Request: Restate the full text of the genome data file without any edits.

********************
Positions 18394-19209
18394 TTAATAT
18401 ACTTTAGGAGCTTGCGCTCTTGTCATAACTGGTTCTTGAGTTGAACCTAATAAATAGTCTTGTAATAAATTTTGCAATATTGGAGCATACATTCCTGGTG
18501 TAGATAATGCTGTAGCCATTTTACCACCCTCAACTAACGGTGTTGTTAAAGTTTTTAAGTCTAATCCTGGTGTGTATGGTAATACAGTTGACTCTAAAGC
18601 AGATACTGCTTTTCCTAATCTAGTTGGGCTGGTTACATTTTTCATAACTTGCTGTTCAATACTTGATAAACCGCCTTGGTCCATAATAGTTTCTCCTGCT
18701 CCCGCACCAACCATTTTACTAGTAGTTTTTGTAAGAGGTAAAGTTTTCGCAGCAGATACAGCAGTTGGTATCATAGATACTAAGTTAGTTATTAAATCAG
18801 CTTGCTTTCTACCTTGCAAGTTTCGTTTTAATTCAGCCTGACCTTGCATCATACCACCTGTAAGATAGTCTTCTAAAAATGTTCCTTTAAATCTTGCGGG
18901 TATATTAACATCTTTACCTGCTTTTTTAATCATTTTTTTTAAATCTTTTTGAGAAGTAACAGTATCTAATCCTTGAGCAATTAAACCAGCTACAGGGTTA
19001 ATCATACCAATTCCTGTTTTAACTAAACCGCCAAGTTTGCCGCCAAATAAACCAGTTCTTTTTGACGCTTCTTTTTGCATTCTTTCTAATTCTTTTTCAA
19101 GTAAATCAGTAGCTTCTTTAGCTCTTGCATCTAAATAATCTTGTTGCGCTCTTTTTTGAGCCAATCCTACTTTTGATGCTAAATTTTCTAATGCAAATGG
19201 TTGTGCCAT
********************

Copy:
Positions 18394-19209
18394 TTAATAT
18401 ACTTTAGGAGCTTGCGCTCTTGTCATAACTGGTTCTTGAGTTGAACCTAATAAATAGTCTTGTAATAAATTTTGCAATATTGGAGCATACATTCCTGGTG
18501 TAGATAATGCTGTAGCCATTTTACCACCCTCAACTAACGGTGTTGTTAAAGTTTTTAAGTCTAATCCTGGTGTGTATGGTAATACAGTTGACTCTAAAGC
18601 AGATACTGCTTTTCCTAATCTAGTTGGGCTGGTTACATTTTTCATAACTTGCTGTTCAATACTTGATAAACCGCCTTGGTCCATAATAGTTTCTCCTGCT
18701 CCCGCACCAACCATTTTACTAGTAGTTTTTGTAAGAGGTAAAGTTTTCGCAGCAGATACAGCAGTTGGTATCATAGATACTAAGTTAGTTATTAAATCAG
18801 CTTGCTTTCTACCTTGCAAGTTTCGTTTTAATTCAGCCTGACCTTGCATCATACCACCTGTAAGATAGTCTTCTAAAAATGTTCCTTTAAATCTTGCGGG
18901 TATATTAACATCTTTACCTGCTTTTTTAATCATTTTTTTTAAATCTTTTTGAGAAGTAACAGTATCTAATCCTTGAGCAATTAAACCAGCTACAGGGTTA
19001 ATCATACCAATTCCTGTTTTAACTAAACCGCCAAGTTTGCCGCCAAATAAACCAGTTCTTTTTGACGCTTCTTTTTGCATTCTTTCTAATTCTTTTTCAA
19101 GTAAATCAGTAGCTTCTTTAGCTCTTGCATCTAAATAATCTTGTTGCGCTCTTTTTTGAGCCAATCCTACTTTTGATGCTAAATTTTCTAATGCAAATGG
19201 TTGTGCCAT